Best Dye Free Cat Food: Top Options with No Red Dye

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As a pet owner, we are always making sure that we are feeding our pets the healthiest foods and ensuring them a long, happy life. You might have heard about dyes causing problems in human foods, and you’re wondering if the same can be said for your pet’s food!

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If you’ve made it here, you probably have a problem with your cat ingesting dye, but why? What’s so wrong with including food dyes in your cat’s food? Read on to find out why it might be beneficial to avoid dyes in your cat food and which foods are the best.

In this article, you’ll find the top six best cat foods made without dyes, including red dye, caramel color, and other potentially harmful artificial colors.

Why avoid food dye in cat food?

A Nielsen Global Survey in 2016 found that artificial colors were one of the top three ingredients consumers avoid, second to artificial flavors and preservatives. Dyes were ranked as more offensive than GMOs, antibiotics or hormones, and gluten.

Some artificial colors are linked to cancer.

Some artificial colors, including Red 40, Yellow 5, Yellow 6, Blue 2, and caramel color are contaminated with known carcinogens and are linked to abnormal cell development.

They might cause behavioral problems in kids.

Studies have found a correlation between hyperactivity and the consumption of artificially-colored foods.

Some cats have red dye intolerances.

Though sometimes referred to as a dye allergy, this isn’t a true allergy in the sense that it doesn’t trigger a histamine response. Proteins typically cause allergies, and food colorants aren’t proteins.

Because they can’t properly process the dye, some cats experience symptoms similar to an allergic reaction. The most common symptoms of a red dye allergy are skin irritation, including redness, itchiness, hives, and rashes. Some intolerant cats experience diarrhea, flatulence, itching, loss of balance, swelling, and vomiting.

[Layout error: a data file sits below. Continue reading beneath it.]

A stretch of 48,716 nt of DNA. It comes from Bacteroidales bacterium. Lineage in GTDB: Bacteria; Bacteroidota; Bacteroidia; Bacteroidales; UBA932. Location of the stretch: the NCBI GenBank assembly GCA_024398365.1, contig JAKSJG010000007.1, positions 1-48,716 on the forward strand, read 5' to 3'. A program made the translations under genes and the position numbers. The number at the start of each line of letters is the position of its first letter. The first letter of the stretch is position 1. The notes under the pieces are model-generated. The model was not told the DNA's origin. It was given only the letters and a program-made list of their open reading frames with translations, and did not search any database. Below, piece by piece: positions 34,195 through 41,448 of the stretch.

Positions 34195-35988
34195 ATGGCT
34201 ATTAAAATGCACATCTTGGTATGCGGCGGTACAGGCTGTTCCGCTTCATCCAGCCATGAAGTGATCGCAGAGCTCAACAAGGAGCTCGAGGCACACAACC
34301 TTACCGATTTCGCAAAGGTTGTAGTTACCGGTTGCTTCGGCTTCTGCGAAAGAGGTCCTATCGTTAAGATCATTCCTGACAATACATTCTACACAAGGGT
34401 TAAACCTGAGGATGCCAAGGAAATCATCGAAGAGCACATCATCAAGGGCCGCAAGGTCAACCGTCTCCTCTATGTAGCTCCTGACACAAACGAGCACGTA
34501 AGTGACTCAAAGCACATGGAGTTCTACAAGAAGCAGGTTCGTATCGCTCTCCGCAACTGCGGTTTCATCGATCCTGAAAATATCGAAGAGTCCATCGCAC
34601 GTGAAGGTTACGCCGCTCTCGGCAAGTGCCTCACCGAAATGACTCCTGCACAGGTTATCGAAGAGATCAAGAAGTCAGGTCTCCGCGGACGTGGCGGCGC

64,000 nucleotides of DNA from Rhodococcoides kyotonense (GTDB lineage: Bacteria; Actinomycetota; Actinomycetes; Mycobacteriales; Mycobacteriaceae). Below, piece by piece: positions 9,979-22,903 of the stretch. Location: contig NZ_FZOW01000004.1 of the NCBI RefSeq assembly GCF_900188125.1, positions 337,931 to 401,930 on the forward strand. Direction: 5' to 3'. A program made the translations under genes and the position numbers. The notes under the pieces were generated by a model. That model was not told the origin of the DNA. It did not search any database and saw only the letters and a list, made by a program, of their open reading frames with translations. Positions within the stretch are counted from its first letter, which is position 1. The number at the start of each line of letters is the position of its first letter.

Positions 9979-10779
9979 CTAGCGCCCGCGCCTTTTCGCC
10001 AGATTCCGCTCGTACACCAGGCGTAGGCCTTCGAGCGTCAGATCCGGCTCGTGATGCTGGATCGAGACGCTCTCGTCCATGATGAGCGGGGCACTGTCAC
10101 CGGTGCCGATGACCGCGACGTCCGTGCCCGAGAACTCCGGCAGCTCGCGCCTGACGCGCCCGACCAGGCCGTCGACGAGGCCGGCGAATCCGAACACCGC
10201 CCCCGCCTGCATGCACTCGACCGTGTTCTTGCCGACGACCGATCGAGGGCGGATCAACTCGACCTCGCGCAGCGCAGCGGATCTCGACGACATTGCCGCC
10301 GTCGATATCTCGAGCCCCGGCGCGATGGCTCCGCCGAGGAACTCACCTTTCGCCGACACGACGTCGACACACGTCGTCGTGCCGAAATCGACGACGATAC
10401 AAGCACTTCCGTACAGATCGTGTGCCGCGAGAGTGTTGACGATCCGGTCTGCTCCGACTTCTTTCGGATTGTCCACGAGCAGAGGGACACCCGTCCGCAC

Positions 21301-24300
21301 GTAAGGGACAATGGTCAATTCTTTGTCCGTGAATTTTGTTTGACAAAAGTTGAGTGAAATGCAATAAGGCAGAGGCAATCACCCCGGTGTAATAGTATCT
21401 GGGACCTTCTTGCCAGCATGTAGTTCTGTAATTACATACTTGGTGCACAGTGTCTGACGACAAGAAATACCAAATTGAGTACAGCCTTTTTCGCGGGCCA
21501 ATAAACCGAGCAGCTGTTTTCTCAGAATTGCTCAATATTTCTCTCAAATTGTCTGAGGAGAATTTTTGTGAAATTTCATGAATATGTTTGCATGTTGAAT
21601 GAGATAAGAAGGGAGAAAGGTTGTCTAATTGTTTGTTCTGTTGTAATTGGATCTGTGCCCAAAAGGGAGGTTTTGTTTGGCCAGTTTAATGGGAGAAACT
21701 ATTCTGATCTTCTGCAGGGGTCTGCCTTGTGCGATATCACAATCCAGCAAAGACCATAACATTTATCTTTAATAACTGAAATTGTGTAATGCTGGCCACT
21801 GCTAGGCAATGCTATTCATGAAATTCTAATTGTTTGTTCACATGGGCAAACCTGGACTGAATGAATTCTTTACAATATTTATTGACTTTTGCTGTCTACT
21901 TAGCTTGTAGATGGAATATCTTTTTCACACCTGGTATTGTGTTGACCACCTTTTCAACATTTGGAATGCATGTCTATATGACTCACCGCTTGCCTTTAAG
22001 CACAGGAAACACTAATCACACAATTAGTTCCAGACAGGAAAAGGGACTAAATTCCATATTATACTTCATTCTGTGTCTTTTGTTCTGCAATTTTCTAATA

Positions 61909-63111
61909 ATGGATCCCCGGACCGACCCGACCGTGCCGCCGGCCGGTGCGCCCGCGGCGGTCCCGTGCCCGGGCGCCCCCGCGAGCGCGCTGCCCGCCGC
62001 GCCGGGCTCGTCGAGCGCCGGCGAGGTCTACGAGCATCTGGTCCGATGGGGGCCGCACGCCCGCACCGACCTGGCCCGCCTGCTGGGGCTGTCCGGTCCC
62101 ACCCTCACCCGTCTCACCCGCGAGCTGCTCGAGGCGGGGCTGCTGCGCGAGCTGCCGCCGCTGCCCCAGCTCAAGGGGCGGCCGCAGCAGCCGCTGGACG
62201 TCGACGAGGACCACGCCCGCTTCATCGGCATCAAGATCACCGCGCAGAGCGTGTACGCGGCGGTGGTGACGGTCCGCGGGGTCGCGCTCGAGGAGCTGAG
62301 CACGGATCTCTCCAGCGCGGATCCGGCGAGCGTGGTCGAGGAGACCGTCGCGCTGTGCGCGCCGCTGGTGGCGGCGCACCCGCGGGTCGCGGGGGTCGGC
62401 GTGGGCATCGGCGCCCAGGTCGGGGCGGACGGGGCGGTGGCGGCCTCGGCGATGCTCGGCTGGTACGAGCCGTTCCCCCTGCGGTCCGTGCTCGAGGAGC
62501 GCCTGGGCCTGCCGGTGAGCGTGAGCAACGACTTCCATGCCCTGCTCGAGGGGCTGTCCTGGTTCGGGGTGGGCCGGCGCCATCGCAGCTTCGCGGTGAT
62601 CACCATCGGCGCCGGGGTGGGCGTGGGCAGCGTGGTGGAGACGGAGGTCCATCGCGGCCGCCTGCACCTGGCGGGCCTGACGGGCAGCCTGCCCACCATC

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But aren’t these dyes approved by the FDA?

While the previously-mentioned research suggests that food dyes may cause cancer and other health problems, the FDA maintains that if used in normal amounts, these dyes will have no harmful effects.

Quick Look : Top 4 Best Dye-Free Cat Foods

FoodPriceRating
Ziwi Peak Air-Dried Venison Cat FoodZiwi Peak Air-Dried Venison Cat Food
Read Reviews Next ArticleWhere To Buy Next Article
$41.55/lbA+
Instinct Grain-Free Dry Cat Food with Real ChickenInstinct Grain-Free Dry Cat Food with Real Chicken
Read Reviews Next ArticleWhere To Buy Next Article
$3.28/lbA+
NomNomNow Chicken Chow MeowNomNomNow Chicken Chow Meow
Read Reviews Next ArticleWhere To Buy Next Article
$8.48/lbA+
American Journey Pate Chicken Recipe Grain-Free Canned Cat FoodAmerican Journey Pate Chicken Recipe Grain-Free Canned Cat Food
Read Reviews Next ArticleWhere To Buy Next Article
$2.25/12.5 oz canA

Dyes to Watch Out For

Here’s a quick primer on the artificial colors that might appear in your cat’s food.

Red 40 or Allura Red

This is the dye you’ve probably heard the most about. It’s common in cat food, perhaps because it gives brown kibble a red color evocative of fresh raw meat. It may be contaminated with carcinogenic chemicals, may promote tumor development in mice, and has been linked to hyperactivity problems in children.

Yellow 5 or Tartrazine